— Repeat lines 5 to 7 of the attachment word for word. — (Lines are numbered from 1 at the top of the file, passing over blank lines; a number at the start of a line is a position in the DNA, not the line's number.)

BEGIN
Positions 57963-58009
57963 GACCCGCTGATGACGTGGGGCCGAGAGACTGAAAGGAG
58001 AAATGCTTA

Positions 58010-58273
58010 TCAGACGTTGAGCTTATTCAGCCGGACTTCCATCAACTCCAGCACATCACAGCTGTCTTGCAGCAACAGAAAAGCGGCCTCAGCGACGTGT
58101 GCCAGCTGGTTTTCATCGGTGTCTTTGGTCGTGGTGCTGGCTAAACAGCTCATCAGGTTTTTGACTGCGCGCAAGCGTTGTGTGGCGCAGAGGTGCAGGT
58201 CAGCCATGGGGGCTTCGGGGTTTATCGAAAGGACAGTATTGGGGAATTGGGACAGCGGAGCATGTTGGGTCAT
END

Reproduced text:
58010 TCAGACGTTGAGCTTATTCAGCCGGACTTCCATCAACTCCAGCACATCACAGCTGTCTTGCAGCAACAGAAAAGCGGCCTCAGCGACGTGT
58101 GCCAGCTGGTTTTCATCGGTGTCTTTGGTCGTGGTGCTGGCTAAACAGCTCATCAGGTTTTTGACTGCGCGCAAGCGTTGTGTGGCGCAGAGGTGCAGGT
58201 CAGCCATGGGGGCTTCGGGGTTTATCGAAAGGACAGTATTGGGGAATTGGGACAGCGGAGCATGTTGGGTCAT